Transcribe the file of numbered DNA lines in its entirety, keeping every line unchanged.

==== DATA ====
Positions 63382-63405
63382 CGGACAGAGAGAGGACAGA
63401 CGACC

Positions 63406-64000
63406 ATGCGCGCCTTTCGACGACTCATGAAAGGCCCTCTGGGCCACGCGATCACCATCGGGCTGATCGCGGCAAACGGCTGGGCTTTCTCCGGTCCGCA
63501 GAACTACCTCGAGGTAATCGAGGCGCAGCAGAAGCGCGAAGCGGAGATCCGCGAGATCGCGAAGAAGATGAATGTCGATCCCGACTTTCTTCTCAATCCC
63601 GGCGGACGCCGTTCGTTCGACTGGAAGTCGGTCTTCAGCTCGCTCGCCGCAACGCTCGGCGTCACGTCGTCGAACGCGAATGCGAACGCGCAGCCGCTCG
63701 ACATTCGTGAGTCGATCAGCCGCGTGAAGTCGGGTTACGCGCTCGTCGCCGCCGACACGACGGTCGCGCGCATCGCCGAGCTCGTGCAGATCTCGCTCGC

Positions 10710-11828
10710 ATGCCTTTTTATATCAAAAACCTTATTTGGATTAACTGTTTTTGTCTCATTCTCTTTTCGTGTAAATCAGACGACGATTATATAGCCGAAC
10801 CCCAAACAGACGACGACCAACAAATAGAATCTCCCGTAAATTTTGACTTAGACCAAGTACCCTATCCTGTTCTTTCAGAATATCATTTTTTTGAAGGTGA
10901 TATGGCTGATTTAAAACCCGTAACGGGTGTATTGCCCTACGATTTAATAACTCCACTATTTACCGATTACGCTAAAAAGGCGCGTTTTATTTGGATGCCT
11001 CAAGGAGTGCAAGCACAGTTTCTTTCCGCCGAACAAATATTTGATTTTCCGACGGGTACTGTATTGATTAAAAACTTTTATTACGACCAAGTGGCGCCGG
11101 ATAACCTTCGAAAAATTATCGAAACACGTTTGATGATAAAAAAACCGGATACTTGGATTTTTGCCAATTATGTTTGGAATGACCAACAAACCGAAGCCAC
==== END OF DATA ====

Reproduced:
Positions 63382-63405
63382 CGGACAGAGAGAGGACAGA
63401 CGACC

Positions 63406-64000
63406 ATGCGCGCCTTTCGACGACTCATGAAAGGCCCTCTGGGCCACGCGATCACCATCGGGCTGATCGCGGCAAACGGCTGGGCTTTCTCCGGTCCGCA
63501 GAACTACCTCGAGGTAATCGAGGCGCAGCAGAAGCGCGAAGCGGAGATCCGCGAGATCGCGAAGAAGATGAATGTCGATCCCGACTTTCTTCTCAATCCC
63601 GGCGGACGCCGTTCGTTCGACTGGAAGTCGGTCTTCAGCTCGCTCGCCGCAACGCTCGGCGTCACGTCGTCGAACGCGAATGCGAACGCGCAGCCGCTCG
63701 ACATTCGTGAGTCGATCAGCCGCGTGAAGTCGGGTTACGCGCTCGTCGCCGCCGACACGACGGTCGCGCGCATCGCCGAGCTCGTGCAGATCTCGCTCGC

Positions 10710-11828
10710 ATGCCTTTTTATATCAAAAACCTTATTTGGATTAACTGTTTTTGTCTCATTCTCTTTTCGTGTAAATCAGACGACGATTATATAGCCGAAC
10801 CCCAAACAGACGACGACCAACAAATAGAATCTCCCGTAAATTTTGACTTAGACCAAGTACCCTATCCTGTTCTTTCAGAATATCATTTTTTTGAAGGTGA
10901 TATGGCTGATTTAAAACCCGTAACGGGTGTATTGCCCTACGATTTAATAACTCCACTATTTACCGATTACGCTAAAAAGGCGCGTTTTATTTGGATGCCT
11001 CAAGGAGTGCAAGCACAGTTTCTTTCCGCCGAACAAATATTTGATTTTCCGACGGGTACTGTATTGATTAAAAACTTTTATTACGACCAAGTGGCGCCGG
11101 ATAACCTTCGAAAAATTATCGAAACACGTTTGATGATAAAAAAACCGGATACTTGGATTTTTGCCAATTATGTTTGGAATGACCAACAAACCGAAGCCAC